“Barb figured out how to adapt what she does to fit the needs of the kids we’re studying,” she says. “At the same time, she never compromised on the quality of the data.”
“We live in a really loud world”
During a tour of her lab, Shinn-Cunningham holds up a neural net of 128 tiny electrodes that fit snugly around the heads of research subjects as they listen to tones or words over headphones in a soundproof room.
Known as EEG (electroencephalogram), the neural net tracks brain activity in both cortical and subcortical areas as the sounds being processed change or are obscured. The data gives researchers a real-time, global look at the listening brain, but Shinn-Cunningham is quick to point out its limits.
“We can extract these big responses to different sounds [with EEG],” she says, “but we know the brain parts we’re measuring are changed by attention, and we can’t see those effects from the surface of the scalp.”
In other words, the EEG data can’t show exactly what’s happening inside the brain. Still, a big chunk of the research here is devoted to finding ways to use the EEG responses during simple auditory tasks to reliably diagnose hidden hearing loss.
The lab team is also digging into factors that lead to this hearing difficulty. Age would seem obvious, but the data says not so fast. A few years ago, when Shinn-Cunningham, 51, noticed her own growing difficulty with the cocktail party effect, she suggested that one of her graduate students, Dorea Ruggles, do a comparison study of young adult (aged 18 to 34 in the study) and middle-aged people (aged 35 to 55) with normal hearing.
Ruggles, who is now a postdoctoral researcher at the University of Minnesota, found a small increase in hidden hearing loss among older study subjects overall. But this effect was dwarfed by variability among young adults—some of whom showed no signs of hidden hearing loss while others suffered greatly from it. Why?
“We live in a really loud world,” says Shinn-Cunningham. Genetics likely play a role in making people more or less susceptible to hidden hearing loss, but she suspects a noisy lifestyle is a key trigger.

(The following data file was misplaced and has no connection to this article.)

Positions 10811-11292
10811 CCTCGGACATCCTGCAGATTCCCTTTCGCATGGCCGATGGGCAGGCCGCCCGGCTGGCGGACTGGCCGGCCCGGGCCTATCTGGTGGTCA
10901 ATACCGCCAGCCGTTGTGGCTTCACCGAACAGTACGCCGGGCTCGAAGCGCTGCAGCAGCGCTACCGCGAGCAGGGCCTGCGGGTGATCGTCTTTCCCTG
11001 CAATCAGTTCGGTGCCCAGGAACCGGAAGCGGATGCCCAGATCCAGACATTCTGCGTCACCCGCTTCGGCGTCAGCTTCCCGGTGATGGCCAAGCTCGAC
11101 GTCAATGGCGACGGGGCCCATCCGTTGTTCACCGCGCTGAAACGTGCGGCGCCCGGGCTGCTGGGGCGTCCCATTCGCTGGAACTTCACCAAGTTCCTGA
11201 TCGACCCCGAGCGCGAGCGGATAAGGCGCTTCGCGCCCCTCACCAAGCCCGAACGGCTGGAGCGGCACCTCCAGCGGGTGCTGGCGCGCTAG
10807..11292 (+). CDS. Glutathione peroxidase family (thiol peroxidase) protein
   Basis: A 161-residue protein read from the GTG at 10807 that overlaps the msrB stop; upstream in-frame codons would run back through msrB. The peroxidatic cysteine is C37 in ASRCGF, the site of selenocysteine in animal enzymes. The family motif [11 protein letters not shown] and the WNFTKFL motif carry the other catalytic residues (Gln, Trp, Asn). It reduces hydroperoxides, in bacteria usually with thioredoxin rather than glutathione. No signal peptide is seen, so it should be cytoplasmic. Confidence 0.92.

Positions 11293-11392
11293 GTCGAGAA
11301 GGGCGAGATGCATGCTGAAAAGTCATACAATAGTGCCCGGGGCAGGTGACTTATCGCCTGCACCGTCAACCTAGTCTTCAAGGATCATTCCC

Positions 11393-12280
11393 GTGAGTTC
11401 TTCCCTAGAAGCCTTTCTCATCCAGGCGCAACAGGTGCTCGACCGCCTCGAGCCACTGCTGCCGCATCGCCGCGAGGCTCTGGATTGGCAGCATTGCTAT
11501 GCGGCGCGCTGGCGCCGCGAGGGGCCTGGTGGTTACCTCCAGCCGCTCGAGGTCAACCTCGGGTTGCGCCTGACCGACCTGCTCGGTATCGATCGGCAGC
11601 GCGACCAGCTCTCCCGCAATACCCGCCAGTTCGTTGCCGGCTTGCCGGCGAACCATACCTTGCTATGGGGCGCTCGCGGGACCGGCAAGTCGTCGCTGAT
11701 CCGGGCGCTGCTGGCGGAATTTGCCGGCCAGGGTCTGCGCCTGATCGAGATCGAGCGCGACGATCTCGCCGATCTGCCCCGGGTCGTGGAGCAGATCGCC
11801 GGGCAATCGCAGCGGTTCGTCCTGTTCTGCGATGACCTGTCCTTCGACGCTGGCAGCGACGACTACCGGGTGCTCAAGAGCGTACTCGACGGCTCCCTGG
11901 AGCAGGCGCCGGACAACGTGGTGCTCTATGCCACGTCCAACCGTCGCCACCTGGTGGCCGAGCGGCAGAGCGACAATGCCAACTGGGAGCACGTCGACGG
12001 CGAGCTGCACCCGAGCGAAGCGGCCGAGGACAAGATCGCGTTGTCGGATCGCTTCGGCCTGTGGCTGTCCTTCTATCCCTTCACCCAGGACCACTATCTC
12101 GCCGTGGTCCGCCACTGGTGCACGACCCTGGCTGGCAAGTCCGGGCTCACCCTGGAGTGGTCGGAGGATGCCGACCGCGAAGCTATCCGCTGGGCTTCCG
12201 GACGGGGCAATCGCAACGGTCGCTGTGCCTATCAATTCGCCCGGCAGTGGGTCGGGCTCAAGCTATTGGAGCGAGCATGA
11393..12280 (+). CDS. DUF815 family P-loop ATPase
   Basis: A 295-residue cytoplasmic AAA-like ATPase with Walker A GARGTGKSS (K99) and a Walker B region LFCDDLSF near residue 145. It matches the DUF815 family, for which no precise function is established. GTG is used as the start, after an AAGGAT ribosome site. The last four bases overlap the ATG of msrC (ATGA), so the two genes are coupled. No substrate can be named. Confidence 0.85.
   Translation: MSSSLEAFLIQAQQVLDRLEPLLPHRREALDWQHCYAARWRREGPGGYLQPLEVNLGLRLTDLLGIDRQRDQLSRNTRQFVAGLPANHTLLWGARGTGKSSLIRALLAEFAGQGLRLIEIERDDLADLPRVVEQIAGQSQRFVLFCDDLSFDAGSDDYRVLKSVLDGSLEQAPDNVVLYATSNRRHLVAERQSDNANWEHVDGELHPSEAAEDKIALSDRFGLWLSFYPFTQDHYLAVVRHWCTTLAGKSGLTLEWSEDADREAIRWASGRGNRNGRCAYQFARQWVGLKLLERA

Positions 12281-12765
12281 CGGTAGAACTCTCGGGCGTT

“We can’t really test how much noise exposure people have had over a lifetime,” she concedes. “But when we do these tests, we ask subjects questions, such as: Do you mow the lawn a lot? Do you like loud music? And the people with the most noise exposure tend to be the worst listeners.”
If we understand what’s missing in the signal that somebody with hidden hearing loss is getting in their brain, then maybe we can deal directly with that problem. Barbara Shinn-Cunningham
Finally, the lab is working on innovative hearing aids that might alleviate hidden hearing loss. Many existing hearing aids can actually make things worse in crowded, and noisy social situations, because they simply make everything louder, creating a big blur of noise. It’s an engineering approach to a problem that requires something more.
While “directional hearing aids” can be more selective, amplifying only what they’re aimed toward, Shinn-Cunningham says they are not likely to help for a lot of social situations in which conversations move quickly from speaker to speaker.
Shinn-Cunningham’s lab wants to specifically target hidden hearing loss—to create a device for people who don’t currently have a hearing aid, or a diagnosed hearing impairment, just a lot of trouble and embarrassment in noisy environments.
“If we understand what’s missing in the signal that somebody with hidden hearing loss is getting in their brain, then maybe we can deal directly with that problem,” she says.
Shinn-Cunningham won’t get into specifics, citing intellectual property concerns, but in 2015, she and Sharon Kujawa, associate professor of otolaryngology at Harvard Medical School, were awarded $100,000 in translational research funding to develop just such a device.
Jump in with Both feet
“One of the things that’s fun about music is that it’s an artificial cocktail party effect. Musicians are trying to blend together and fool you into thinking they’re one thing,” says Shinn-Cunningham.
“You can only focus on one melody at a time, and composers know this,” she says. “The music will be going along, and the flute player starts holding a note, and at that moment you suddenly become aware of another melody that’s been going on the whole time.”
Unlike those of us in the audience who can lose ourselves in the music, the musicians themselves must keep track of the composition’s individual “voices” so they don’t lose their places.
At the orchestra rehearsal in Concord, the conductor stops the musicians every few minutes with admonishments and instructions, constantly tweaking the mix to bring just the right sounds to the listeners’ attention at just the right time.
“You’re late. You’re late. You’re late! You’re a whole bar late!” he says. And then, “We need less in the strings, more in the harp, and a little more glockenspiel.”
They will push on like this for nearly three hours, and Shinn-Cunningham is in her element. Despite everything she fits into her life, she doesn’t just dabble in anything. The approach has rubbed off on the younger scientists she’s worked with over the years.
“Whenever opportunities present themselves, I always ask, what would Barb do?” says Gallun. “Usually, the answer is ‘jump in with both feet.’”